In 1999 the two artists got together to create the Tony Award-winning Contact, a triptych of short musicals, the longest of which focused on a burned-out adman's attempts to connect with an elusive, life-fulfilling (and perhaps fictional) Girl in a Yellow Dress. It transferred from Lincoln Center Theater's Mitzi E. Newhouse Theater to the larger Vivian Beaumont, where it ran for more than 1,000 performances.
Stroman and Weidman are now back at the Newhouse with the musical Happiness, which ends its run June 7, featuring a new crop of Gotham denizens trying to make contact — not necessarily with others, but with the best parts of themselves. Trapped in a stalled subway car, they are distracted from their growing frustration by a train worker who challenges them to identify the happiest moment of their lives. The score is by composer Scott Frankel and lyricist Michael Korie, Tony nominees for Grey Gardens.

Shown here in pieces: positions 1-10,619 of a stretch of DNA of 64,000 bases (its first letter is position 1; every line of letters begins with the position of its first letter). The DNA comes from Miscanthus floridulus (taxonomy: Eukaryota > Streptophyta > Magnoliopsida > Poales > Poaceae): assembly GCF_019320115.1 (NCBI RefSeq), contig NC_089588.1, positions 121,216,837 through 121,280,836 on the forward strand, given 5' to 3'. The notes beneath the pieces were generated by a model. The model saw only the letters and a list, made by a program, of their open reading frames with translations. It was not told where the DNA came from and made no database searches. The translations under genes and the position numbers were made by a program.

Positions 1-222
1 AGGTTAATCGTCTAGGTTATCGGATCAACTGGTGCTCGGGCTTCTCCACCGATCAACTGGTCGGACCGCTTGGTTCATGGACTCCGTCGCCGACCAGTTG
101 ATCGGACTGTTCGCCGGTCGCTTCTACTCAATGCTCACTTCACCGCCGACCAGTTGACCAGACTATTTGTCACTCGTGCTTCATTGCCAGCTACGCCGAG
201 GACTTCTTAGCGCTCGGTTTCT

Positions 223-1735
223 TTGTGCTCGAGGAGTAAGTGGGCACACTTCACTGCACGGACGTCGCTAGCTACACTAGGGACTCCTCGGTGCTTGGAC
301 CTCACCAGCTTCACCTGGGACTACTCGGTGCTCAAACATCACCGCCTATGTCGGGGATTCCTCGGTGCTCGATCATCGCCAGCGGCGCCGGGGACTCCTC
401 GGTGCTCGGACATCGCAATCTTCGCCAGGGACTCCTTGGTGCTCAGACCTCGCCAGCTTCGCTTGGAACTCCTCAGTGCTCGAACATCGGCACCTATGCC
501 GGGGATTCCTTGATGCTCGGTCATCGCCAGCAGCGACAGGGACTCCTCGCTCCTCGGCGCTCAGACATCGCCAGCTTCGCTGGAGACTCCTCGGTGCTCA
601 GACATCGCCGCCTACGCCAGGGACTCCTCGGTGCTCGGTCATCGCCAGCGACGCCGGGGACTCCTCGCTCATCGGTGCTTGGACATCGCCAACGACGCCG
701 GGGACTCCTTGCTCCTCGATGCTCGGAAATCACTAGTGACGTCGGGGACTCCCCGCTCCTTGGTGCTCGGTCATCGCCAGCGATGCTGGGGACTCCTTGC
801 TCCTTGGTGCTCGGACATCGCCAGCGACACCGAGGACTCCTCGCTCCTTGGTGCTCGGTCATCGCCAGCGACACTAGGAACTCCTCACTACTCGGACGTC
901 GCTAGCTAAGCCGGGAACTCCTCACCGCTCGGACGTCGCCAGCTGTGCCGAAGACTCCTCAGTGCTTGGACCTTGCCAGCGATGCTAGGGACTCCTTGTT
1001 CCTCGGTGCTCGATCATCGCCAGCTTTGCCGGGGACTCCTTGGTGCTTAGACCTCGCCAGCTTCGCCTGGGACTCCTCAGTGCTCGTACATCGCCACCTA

"The play's a morality tale," explains Stroman. "It's about how one lives one's life. It's about being present in one's life. We live in a city where climbing the ladder of success is very common, and climbing that ladder you forfeit almost everything. You're not present in your life. Even in the art world, I see actors who are in a wonderful show, but they've got one foot out the door waiting to get in the next show. You must be present in these moments in your life. That's all we have." As each character in Happiness describes his or her happiest moment, the subway car falls away and that moment is reenacted in song and dance. Some memories are simple and some unexpected. Among the suddenly introspective are a Democratic interior designer whose clients are Upper East Side Republicans, a controversial conservative talk-show radio host, a bicycle messenger, a woman who spends her days spraying perfume in the aisles of a department store, and an aggressive, take-no-prisoners lawyer, who is made late for a deposition by the malfunctioning train.
This last character, named Zach, is the pivotal figure in the ensemble piece; it is he who has the toughest time finding his happy place. "That makes him angry," says Stroman, "because he can't answer the question. He can usually answer any question that's put before him." For him, and others on the train, the problem is "not that cliché that they never stopped to smell the roses, but that they never cared that the roses were there."